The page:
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Wednesday, Aug. 25, 2010

College Sports

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It’s been said that “athletics is America’s favorite exercise—to sit and watch.” That may be true for the armchair quarterbacks and point guards comatized by ESPN, but not so for the thousands of area college students who participate in sports, from intramural kickball to D-I hoops.

For some, athletic participation may lead to a career—if not on the field or court, then to allied professions like sports medicine, management and education. For others, sports are simply a way to leave the dorm room and do something, healthful. And about that, could anyone say it better than Joseph Addison did in The Spectator, 1711? (Chris Berman, eat your heart out):

“Exercise ferments the humors, casts them into their proper channels, throws off redundancies, and helps nature in those secret distributions, without which the body cannot subsist in its vigor, nor the soul act with cheerfulness.”

Yes sir, “ferments the humors” —Sis Boom Rah! (Art Kumbalek)

Intramurals: Playing Outside the Box

MSOE Dodgeball

A dreaded sport among the unpopular in grade school, dodgeball gave mean kids a license to bully. For adults, the revival of the sport gives those who were once weak a chance to redeem themselves. Typically played in gym class during grade school, dodgeball has once again found popularity at the state-of-the-art Kern Center at the Milwaukee School of Engineering (MSOE). The goal is to eliminate—not annihilate—all members of the opposing team by hitting them with a thrown ball or forcing them to move outside the court boundaries when a ball is thrown at them. Players can also oust the opposition if they catch a ball thrown by a member of the opposing team.The match is over once every member of a team has been eliminated. (Annie Vihtelic)

UWM Floor Hockey

With all the different variations of hockey—including unicycle and underwater—it’s probably best that UW-Milwaukee stuck to a more basic form in intramurals. Floor hockey is a fast-moving coed sport played at the UWM Klotsche Center.Though the venue seats up to 5,000 people, it is unlikely the center will fill to capacity for a game, even if it is to catch a glimpse of The Silver Bullets, UWM’s 2010 spring floor hockey champs. The game is generally played with a ball rather than a standard puck, and plastic hockey sticks usually take the place of the traditional wooden version. But the same basic rules of hockey apply to this iceless version, with one major exception: Body checking is not allowed. (Annie Vihtelic)

Wisconsin Lutheran College Kickball

Some believe that kickball is a game for children that should be played by children. Some can’t shake the longing for their favorite childhood game and feel the need to play into adulthood. At Wisconsin Lutheran College, those latter types are not alone. Originally dubbed “kick baseball,” the sport was created in 1917 by Nicholas Seuss, supervisor for Cincinnati Park Playgrounds. It didn’t take long for the sport to become a hit on playgrounds all over the world. Kickball is similar in technique to baseball and is used to teach the same fundamental rules to youngsters. Equipment is minimal, and, aside from the type of ball, the only main difference between baseball and kickball is that the ball is kicked rather than struck with a bat.(Annie Vihtelic)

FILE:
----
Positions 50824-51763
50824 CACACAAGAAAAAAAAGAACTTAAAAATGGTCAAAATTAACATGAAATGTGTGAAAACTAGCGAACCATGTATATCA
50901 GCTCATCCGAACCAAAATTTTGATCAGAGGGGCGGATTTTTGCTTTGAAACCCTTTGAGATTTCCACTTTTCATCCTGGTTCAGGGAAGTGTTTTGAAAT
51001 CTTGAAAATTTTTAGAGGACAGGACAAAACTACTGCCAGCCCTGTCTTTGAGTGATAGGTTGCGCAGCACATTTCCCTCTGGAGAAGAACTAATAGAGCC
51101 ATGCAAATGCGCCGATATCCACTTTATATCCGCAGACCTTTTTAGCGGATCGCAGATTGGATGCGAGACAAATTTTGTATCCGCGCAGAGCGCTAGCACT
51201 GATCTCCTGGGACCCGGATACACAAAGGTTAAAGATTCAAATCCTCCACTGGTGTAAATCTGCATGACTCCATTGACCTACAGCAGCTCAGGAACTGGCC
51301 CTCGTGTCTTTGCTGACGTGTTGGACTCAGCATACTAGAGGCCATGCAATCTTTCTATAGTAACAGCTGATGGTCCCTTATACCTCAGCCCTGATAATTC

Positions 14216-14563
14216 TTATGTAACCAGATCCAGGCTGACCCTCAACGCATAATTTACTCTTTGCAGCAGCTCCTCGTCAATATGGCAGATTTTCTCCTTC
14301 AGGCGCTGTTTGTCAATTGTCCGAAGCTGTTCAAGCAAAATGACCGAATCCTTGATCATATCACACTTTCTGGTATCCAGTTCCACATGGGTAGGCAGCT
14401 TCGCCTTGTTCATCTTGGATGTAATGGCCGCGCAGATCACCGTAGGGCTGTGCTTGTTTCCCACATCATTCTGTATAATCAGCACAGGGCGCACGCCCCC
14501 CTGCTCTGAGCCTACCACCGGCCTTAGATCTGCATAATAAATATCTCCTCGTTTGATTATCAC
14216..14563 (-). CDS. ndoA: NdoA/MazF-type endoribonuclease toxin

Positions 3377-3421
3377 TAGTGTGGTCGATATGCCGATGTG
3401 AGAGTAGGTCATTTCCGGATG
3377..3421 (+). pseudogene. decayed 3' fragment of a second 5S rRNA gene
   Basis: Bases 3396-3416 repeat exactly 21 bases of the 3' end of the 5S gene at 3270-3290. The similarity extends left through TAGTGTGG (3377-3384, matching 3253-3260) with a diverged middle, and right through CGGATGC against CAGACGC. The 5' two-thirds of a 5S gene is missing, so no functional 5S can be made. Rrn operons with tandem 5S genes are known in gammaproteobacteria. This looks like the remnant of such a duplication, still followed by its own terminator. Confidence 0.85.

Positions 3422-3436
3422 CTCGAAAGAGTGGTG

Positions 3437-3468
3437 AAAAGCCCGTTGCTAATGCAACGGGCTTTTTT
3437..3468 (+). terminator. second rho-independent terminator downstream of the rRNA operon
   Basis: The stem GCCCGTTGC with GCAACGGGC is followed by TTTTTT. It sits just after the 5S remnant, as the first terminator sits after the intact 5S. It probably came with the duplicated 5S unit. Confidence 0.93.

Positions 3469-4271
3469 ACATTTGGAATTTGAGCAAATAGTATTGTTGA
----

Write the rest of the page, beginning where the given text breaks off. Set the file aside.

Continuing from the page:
Marquette Ultimate Frisbee

If soccer and basketball got together and had a baby, and netball and football got together and had a baby, and then those two babies got together and had a baby, that baby would be Ultimate Frisbee, or, as it’s commonly called, Ultimate. Played in tournament format at Marquette, the sport, created in the late-’60s by a group of high-school buddies (one of which was Hollywood mogul Joel Silver), is played between two teams of seven players on a large rectangular field with an end zone on each end. A goal is scored when a team completes a pass of the disc to a player in the end zone. Players cannot run with the disc, and if the disc hits the ground or is intercepted, then the opposition takes possession. Ultimate is unique in that it is refereed by the players themselves according to a code of conduct known as the “Spirit of the Game.” (Sarah Biondich)

Cardinal Stritch University Inner Tube Water Polo

As fast and fun as water polo is, the tremendous amount of stamina required to continuously tread water throughout the game eliminates most of us from ever playing the competitive water sport. In 1969, the associate athletic director of intramural sports at the University of California-Davis thought of adding inner tubes to the mix so people with no experience, or endurance for that matter, could still enjoy the game. “Tube polo,” played either in an indoor or outdoor pool, requires players (with the exception of the goalies) to sit in floating inner tubes while attempting to score points by throwing a ball in a floating net. Because players are allowed to flip other players off their inner tubes, and because propelling in a sitting position can be tricky, a good game of inner tube water polo at Cardinal Stritch creates a maelstrom of splashing and laughter. (Sarah Biondich)

Superstars

By Annie Vihtelic

Alverno College: Stef Wilmore—Softball

Stef Wilmore received All-Freshman Team honors from the Northern Athletics Conference for her efforts in the 2010 softball season. In Wilmore’s triumphant first year behind the plate as a catcher, she led the conference in putouts and runners picked off. She committed just three errors while starting all 40 of Alverno’s games. Wilmore is also a threat when she’s up to bat—she tied for second in the league in doubles. Alverno’s talented catcher is from Elkhart, Ind., and studies elementary education.

Cardinal Stritch University: Dean Mlachnik—Baseball